Meteorological metaphors are common in everyday speech: he was lightning fast; you are my sunshine; it’s clear skies from now on. That doesn’t make them common in medical writing, and nor are they easy to search. Most of the clear skies are literal, in articles about climate change, the ozone layer, and bird migration among others. But the first, and most recent, in January 2018, was metaphorical: Clear skies ahead: the way out of identity confusion, a commentary on how nurses in mental health see themselves and are seen.
Bad weather—storms and whirlwinds—provides the more common medical metaphors. There are thyroid storms, and cytokine storms. Someone asks if the gene-patent storm clouds are dissipating, and there are worries that there are storm clouds ahead for medical funding. In 1988, there was the possibility of storm clouds gathering at Brighton for the Royal College of Nursing annual conference. One article containing storm clouds was titled, Preheating primes pruners. Gentle warming charges up protein-chopping system in human skin cells. The first sentence of the abstract explained all: “Volunteers fill sandbags while storm clouds are brewing so the sacks will be ready when floodwaters rush in,” and in the same way skin cells prepare to deal with foreign proteins.
The perfect storm, a rare set of meteorological circumstances that leads to catastrophe, was coined in the 1930s. It was helped along when George Clooney starred in the year 2000 film of Junger’s book, dealing with the 1991 storm known as the Halloween Nor’easter. Lake Superior State University put perfect storm top of their 2007 list of overused words to be consigned to the waste bin, but there are plenty in PubMed®, most of them after 2007.
Whirlwind is the trademark of a make of wheelchair, which is unnerving, but is also a histological appearance and a radiological sign. There are whirlwinds of paperwork, consultations, and potential inpatient admissions. Whirlwinds of information are presumably on a lesser scale than tsunamis (q.v.). Yes, I think it was fair to say that winning the title of nurse of the year meant a whirlwind year, but I can’t see how the use of CRISPR/Cas9 (gene-editing) “created a whirlwind within the scientific community”. For me, that metaphor doesn’t work: whirlwinds are too chaotic.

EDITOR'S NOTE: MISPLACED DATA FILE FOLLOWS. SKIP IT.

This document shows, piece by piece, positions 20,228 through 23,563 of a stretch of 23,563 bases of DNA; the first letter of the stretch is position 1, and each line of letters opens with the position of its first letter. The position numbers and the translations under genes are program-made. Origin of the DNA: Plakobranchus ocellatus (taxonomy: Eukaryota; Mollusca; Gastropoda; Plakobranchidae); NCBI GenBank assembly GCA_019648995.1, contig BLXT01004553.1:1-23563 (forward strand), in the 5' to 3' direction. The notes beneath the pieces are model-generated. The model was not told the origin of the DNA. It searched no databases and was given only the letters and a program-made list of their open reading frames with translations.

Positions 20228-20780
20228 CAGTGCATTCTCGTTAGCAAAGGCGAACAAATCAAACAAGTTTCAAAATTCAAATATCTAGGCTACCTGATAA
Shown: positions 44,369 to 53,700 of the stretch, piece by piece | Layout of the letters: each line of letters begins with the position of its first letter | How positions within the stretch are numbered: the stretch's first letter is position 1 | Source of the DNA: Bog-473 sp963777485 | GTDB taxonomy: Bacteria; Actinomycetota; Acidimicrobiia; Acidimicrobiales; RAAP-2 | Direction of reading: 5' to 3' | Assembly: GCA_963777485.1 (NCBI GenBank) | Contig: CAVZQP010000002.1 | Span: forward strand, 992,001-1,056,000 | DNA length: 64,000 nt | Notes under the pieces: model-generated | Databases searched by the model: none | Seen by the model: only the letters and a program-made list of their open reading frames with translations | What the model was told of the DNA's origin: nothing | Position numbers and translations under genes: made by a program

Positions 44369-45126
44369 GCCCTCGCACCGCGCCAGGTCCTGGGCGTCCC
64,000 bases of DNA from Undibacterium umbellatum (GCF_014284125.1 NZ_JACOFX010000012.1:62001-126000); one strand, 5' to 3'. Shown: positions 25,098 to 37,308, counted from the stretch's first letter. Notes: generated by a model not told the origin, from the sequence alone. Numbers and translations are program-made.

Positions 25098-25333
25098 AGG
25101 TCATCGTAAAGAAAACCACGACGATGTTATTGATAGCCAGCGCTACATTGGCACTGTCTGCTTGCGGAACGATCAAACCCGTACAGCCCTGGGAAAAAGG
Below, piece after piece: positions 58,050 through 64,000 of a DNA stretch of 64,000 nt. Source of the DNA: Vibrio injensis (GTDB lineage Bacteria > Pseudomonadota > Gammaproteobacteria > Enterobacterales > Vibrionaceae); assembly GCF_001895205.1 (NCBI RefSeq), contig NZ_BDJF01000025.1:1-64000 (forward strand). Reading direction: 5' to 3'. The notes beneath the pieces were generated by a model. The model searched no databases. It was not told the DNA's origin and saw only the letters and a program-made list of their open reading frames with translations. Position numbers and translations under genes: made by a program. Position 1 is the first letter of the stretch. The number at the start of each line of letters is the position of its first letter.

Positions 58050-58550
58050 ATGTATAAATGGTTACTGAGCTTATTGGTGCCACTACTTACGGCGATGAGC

Even more chaotic are tornados, but most tornados in PubMed are actual, meteorological events. A Tornado chart is a bar chart on its side, the longer bars at the top. The acronym TORNADO is the theranostic one-step RNA detector. There is also the neck tornado test, a screening test for cervical radiculopathy. I know what my neck looks like on MRI, and I don’t intend anyone moving my head about like that.
Most blizzards are for the Johanson–Blizzard syndrome, a rare congenital disorder named for Robert M Blizzard.
There are some blue skies, including, of course, the well known metaphor of blue sky research meaning research that has no immediate, obvious practical application. There is Blue skies or stormy weather: what lies ahead for malaria research?; and Data integration: blue skies ahead for network management. But best of all—searching PubMed for odd words is like skimming through a dictionary and coming across all sorts of interesting words that one never knew existed—was research into the composition of the blue skies and blue robe of the Virgin Mary in Cosimo Tura’s 15th century panel painting, The Annunciation with Saint Francis and Saint Louis of Toulouse. Near-infrared reflectance spectroscopy was used to detect the organic chemicals in the animal skin glue and egg yolk binders in which the pigments were dispersed.
Neville Goodman is a retired consultant anaesthetist and a writer. He is co-author of a book on medical English.
Competing interests: I have read and understood BMJ policy on declaration of interests and declare that my only competing interest is my co-authorship of a book about medical English.